I was very pleased to learn this afternoon, via the RIF blog, that Reach Out and Read, one of my favorite literacy organizations, was awarded the David M. Rubenstein Prize by the Library of Congress at this weekend's National Book Festival.
Reach Out and Read is a program that works with doctor's offices to give children new books at each of their well child visits. The idea is that parents look up to doctors, and knowing that their doctor thinks that they should read to their kids provides an extra incentive to do so. Plus, books get put directly into the hands of children. It's brilliant, I think. My own child has received and cherished several Reach Out and Read titles in the course of her 3 1/2 years. I'm glad to see this organization receiving the recognition (and associated funding) of such a prestigious award.
The full news release is below:
Library of Congress Awards Reach Out and Read Highest Literacy Award
National pediatric literacy nonprofit wins first-time David M. Rubenstein Prize for its groundbreaking work
Boston, MA (September 22, 2013) – In recognition of its groundbreaking advancement of literacy, Reach Out and Read has won the prestigious new David M. Rubenstein Prize, the top honor among the 2013 Library of Congress Literacy Awards.
The award, which comes with a $150,000 prize, was presented today in Washington, D.C. to Reach Out and Read Executive Director Anne-Marie Fitzgerald. Reach Out and Read was chosen for the prize from a pool of more than 185 applicants, both literacy-related organizations and individuals.
“On behalf of our 12,000 pediatricians and the millions of children we serve nationwide, I am incredibly thrilled and honored to accept a 2013 Library of Congress Literacy Award, the prestigious David M. Rubenstein Prize,” said Fitzgerald. “This recognition is a testament to Reach Out and Read’s innovative, efficient model and its enormous impact on improving the lives and futures of children in every state. And now, thanks to the generosity of David Rubenstein, we will be able to spread the opportunity that comes with books in the home and engaged parents to thousands more children.”
The Library of Congress Literacy Awards were first announced in January 2013 as a program to help support organizations working to alleviate the problems of illiteracy and aliteracy (a lack of interest in reading) both in the United States and worldwide. The awards, originated and sponsored by philanthropist David M. Rubenstein, seek to reward organizations that have been doing exemplary, innovative and easily replicable work over a sustained period of time and to encourage new groups, organizations and individuals to become involved.
“Literacy opens doors to life’s great opportunities,” said Rubenstein, a co-founder of The Carlyle Group and a major donor to the Library of Congress National Book Festival. “I am pleased to support the work of these outstanding literacy organizations that are making a profound difference in the lives of so many individuals.”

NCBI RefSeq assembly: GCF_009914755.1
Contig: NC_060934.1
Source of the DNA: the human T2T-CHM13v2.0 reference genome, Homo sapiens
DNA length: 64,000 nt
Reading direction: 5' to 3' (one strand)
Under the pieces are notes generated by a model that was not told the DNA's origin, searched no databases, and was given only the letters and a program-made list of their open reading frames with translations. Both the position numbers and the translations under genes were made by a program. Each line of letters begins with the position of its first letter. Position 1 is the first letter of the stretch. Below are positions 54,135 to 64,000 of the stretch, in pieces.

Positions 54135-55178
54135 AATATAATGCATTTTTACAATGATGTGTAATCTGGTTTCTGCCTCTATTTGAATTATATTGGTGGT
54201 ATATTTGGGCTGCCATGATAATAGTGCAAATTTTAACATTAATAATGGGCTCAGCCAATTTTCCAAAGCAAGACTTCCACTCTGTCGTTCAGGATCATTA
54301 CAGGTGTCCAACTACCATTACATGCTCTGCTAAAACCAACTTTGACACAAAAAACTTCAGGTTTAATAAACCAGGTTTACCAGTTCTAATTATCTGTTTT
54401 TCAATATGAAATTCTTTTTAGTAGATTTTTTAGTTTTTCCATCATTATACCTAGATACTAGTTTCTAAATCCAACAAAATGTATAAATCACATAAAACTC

Founded in 1989, Reach Out and Read’s model includes providing a new, age-appropriate book for each child to take home at every checkup from 6 months through 5 years. Along with the free book for every child, doctors and nurses offer guidance to parents about the importance of reading aloud with their children every day.
Nationwide, Reach Out and Read doctors and nurses serve 4 million children and their families annually at nearly 5,000 pediatric practices, hospitals, clinics, and health centers in all 50 states, with a focus on health centers that serve low-income communities.
Reach Out and Read is a proven intervention, supported by 15 independent, published research studies. During the preschool years, children served by Reach Out and Read score three to six months ahead of their non-Reach Out and Read peers on vocabulary tests, preparing them to start school on target.
In the past, Reach Out and Read has been honored for its impact on literacy by organizations including the American Hospital Association and the United Nations Educational, Scientific, and Cultural Organization.
The Library of Congress Literacy Awards Advisory Board, which comprises a broad range of experts in the field of literacy and reading promotion, provided recommendations to Librarian of Congress James H. Billington, who made the final awards selections. The Center for the Book in the Library of Congress administers the awards, and John Y. Cole, the center’s director, also serves as the chair of the Literacy Awards program.
The Library of Congress, the nation’s oldest federal cultural institution, is producing a publication that highlights the best practices in a number of categories as exemplified by the top applicants.
Other winners of the Library of Congress Literacy Awards include the literacy organizations 826 National (The American Prize) and PlanetRead (The International Prize.)